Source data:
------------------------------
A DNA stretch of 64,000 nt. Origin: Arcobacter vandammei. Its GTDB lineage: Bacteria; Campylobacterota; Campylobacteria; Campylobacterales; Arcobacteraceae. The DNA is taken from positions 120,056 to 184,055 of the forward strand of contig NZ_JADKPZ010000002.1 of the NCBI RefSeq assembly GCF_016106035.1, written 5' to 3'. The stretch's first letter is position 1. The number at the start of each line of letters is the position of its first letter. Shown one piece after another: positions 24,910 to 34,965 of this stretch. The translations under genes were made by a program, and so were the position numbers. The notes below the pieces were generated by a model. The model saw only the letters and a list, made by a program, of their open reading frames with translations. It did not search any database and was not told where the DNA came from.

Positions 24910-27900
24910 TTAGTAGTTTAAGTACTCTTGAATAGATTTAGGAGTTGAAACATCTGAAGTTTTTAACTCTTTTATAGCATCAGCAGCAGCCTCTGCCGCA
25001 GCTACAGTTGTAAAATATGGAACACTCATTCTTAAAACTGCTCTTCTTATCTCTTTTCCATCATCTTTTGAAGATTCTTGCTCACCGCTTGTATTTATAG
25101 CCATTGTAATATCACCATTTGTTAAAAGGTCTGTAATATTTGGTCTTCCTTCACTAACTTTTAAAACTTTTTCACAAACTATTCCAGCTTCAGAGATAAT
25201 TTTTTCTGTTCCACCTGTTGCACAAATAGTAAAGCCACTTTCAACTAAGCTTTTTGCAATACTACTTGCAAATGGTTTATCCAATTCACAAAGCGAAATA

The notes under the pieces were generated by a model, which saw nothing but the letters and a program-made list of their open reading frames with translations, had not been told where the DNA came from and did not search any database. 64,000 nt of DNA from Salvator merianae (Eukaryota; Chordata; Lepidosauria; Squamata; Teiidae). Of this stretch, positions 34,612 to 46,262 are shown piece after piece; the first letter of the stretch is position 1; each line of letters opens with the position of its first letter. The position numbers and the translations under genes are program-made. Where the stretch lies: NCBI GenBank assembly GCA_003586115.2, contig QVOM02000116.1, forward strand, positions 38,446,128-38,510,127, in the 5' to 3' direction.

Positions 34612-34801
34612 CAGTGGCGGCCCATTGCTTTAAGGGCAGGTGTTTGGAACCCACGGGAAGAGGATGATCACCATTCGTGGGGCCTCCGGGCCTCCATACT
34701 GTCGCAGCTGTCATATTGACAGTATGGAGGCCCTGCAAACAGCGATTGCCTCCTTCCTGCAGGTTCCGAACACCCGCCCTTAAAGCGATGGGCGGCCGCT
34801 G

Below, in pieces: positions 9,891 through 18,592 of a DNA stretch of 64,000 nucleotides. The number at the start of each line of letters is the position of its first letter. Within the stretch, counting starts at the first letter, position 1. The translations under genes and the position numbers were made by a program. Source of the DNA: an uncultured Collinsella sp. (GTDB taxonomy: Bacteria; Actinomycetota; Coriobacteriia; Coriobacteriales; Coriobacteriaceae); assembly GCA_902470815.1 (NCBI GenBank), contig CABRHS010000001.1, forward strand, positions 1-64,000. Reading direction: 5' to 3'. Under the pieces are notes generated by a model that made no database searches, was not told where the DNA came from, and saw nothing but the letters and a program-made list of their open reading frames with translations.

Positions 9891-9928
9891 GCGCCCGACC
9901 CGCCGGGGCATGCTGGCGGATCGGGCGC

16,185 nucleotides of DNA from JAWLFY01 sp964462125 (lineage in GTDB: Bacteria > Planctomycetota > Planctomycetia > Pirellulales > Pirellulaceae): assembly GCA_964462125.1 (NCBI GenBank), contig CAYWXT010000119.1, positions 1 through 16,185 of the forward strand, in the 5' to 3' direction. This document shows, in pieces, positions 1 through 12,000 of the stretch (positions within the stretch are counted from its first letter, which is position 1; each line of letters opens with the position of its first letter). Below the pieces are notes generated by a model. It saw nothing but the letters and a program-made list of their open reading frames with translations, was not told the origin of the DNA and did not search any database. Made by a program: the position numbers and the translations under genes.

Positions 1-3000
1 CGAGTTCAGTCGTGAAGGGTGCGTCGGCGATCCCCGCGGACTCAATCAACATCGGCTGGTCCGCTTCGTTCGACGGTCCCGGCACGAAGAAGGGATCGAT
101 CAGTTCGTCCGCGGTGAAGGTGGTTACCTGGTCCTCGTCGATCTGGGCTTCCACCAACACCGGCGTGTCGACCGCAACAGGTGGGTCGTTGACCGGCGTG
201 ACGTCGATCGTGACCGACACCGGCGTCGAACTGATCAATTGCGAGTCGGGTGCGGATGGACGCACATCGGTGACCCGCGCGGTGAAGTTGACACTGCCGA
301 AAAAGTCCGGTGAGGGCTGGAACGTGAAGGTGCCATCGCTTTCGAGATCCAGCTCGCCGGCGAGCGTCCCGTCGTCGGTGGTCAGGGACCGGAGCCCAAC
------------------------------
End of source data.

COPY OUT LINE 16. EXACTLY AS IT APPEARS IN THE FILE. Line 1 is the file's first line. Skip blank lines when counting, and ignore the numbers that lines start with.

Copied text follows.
16,185 nucleotides of DNA from JAWLFY01 sp964462125 (lineage in GTDB: Bacteria > Planctomycetota > Planctomycetia > Pirellulales > Pirellulaceae): assembly GCA_964462125.1 (NCBI GenBank), contig CAYWXT010000119.1, positions 1 through 16,185 of the forward strand, in the 5' to 3' direction. This document shows, in pieces, positions 1 through 12,000 of the stretch (positions within the stretch are counted from its first letter, which is position 1; each line of letters opens with the position of its first letter). Below the pieces are notes generated by a model. It saw nothing but the letters and a program-made list of their open reading frames with translations, was not told the origin of the DNA and did not search any database. Made by a program: the position numbers and the translations under genes.